June 9th, 2006

mmm books

Russ, Joanna - How to Suppress Women's Writing

(O Readers, do not doubt, for I am putting race into this as well!)

(uh, not that anyone is probably looking forward to that...)

I think, had I seen the title of this book ten years ago, I would have thought, "'Suppress' is such a harsh term! Yes, women's writing is nowhere near being acknowledged widely, but is it really actively being suppressed?"

These days, I think suppression doesn't have to be an active process, particularly when the status quo already favors an imbalance in the portrayal of minority writing (women, who aren't statistically a minority but are in terms of representation; people of color; experiences from other religions; differences of sexual orientation; class differences, etc; and all of the above combined).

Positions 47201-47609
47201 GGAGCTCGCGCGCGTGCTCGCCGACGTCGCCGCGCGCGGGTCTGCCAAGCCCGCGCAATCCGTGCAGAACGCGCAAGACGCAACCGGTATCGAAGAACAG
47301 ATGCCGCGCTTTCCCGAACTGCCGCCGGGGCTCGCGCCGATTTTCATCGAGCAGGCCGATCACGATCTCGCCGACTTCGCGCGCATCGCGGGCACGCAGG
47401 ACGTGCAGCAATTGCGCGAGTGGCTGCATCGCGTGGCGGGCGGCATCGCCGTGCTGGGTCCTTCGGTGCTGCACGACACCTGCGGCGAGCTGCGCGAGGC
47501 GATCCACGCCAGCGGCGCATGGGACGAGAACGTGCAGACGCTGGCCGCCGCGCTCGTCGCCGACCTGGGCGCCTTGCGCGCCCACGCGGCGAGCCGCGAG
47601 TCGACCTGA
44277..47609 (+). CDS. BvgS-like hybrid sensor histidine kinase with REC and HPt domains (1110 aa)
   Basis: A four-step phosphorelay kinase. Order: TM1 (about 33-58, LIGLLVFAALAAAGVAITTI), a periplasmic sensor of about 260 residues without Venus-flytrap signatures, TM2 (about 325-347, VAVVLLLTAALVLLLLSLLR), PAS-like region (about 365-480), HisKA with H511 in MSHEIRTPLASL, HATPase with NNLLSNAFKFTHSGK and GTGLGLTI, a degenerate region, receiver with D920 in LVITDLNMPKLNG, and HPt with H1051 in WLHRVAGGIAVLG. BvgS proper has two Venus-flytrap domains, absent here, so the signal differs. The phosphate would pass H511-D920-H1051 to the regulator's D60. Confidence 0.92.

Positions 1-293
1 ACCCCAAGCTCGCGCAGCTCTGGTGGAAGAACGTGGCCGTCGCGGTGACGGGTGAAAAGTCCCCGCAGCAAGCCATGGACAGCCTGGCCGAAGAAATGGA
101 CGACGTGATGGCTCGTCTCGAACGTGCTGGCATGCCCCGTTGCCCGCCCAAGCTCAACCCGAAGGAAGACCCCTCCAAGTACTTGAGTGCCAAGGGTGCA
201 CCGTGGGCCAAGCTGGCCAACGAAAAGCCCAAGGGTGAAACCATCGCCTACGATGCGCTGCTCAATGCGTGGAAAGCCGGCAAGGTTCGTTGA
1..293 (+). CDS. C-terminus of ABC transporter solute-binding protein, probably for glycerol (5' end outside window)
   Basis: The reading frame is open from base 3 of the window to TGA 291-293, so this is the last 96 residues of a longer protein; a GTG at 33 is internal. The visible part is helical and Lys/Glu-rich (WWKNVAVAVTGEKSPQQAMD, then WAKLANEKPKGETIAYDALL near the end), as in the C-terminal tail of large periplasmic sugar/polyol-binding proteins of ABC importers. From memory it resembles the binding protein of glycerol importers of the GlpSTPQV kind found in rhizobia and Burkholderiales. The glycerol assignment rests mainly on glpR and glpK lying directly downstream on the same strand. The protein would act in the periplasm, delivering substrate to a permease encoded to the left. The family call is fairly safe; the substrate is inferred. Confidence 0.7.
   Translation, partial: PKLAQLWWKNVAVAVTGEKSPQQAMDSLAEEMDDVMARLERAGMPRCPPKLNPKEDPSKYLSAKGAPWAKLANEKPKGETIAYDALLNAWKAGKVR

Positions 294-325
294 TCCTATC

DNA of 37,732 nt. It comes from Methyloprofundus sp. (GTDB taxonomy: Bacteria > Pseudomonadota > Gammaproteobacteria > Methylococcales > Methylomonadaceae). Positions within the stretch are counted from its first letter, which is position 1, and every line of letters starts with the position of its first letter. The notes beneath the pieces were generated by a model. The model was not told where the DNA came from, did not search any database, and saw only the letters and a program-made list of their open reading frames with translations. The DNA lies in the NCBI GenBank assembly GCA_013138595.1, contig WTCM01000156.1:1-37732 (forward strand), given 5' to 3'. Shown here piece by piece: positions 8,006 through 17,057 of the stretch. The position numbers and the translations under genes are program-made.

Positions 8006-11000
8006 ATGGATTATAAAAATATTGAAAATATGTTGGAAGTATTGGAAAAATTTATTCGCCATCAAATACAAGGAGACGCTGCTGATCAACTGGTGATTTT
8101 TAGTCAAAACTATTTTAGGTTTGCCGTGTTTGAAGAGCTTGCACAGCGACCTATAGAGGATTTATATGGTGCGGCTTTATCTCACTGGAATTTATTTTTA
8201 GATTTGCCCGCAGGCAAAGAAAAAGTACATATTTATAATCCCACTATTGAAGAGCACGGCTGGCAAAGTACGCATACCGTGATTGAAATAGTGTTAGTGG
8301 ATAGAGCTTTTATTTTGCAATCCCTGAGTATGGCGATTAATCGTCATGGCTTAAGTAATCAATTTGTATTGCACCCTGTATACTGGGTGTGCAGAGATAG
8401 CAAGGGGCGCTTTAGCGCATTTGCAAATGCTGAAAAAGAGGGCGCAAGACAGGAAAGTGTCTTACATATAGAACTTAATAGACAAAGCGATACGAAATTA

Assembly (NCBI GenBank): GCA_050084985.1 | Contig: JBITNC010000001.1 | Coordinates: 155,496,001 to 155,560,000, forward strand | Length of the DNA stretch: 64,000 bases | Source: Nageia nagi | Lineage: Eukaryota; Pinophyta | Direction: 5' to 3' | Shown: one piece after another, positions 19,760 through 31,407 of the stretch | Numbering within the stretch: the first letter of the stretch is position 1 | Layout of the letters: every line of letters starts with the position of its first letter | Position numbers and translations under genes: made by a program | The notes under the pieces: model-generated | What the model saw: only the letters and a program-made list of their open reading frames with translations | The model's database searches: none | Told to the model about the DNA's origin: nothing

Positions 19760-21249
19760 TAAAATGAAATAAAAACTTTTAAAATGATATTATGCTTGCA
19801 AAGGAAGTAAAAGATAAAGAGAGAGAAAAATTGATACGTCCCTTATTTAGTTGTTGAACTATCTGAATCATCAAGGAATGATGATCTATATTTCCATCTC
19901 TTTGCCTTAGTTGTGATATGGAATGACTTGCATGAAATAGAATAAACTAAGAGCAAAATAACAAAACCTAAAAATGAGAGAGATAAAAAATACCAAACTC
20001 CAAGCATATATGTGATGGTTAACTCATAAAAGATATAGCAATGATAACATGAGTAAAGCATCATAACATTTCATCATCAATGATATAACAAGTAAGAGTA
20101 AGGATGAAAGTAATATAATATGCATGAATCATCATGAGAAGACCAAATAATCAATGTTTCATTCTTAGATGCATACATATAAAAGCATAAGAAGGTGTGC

And, even worse, I self-identify as feminist, and I still don't recognize many of the female authors Russ names, I still haven't read enough about them in textbooks to recognize the portrayal of them. I know who James Joyce hung out with and who read Keats' poetry, but I don't know who Jane Austen read or who she influenced, beyond the Brontë sisters (right?), and I'm ashamed of that.

Russ frames the book as an instruction manual for an alien race on how to suppress women's writing; the introduction is a little cute for me, but I can see it being deliberately shocking as well. I think Russ also notes that all these instructions work for suppressing any "undesirable" group's writing.

The book is divided on chapters, each one discussing one more way to suppress women's writing. The first, not given a chapter, is of course to not educate women, to not let them read or write. But after that, the arguments become more and more sophisticated and more difficult to argue with because they are based on truth (I will get into this more a little further down).

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Highly recommended.

- cupidsbow's essay on feminism and fan fiction, as informed by this book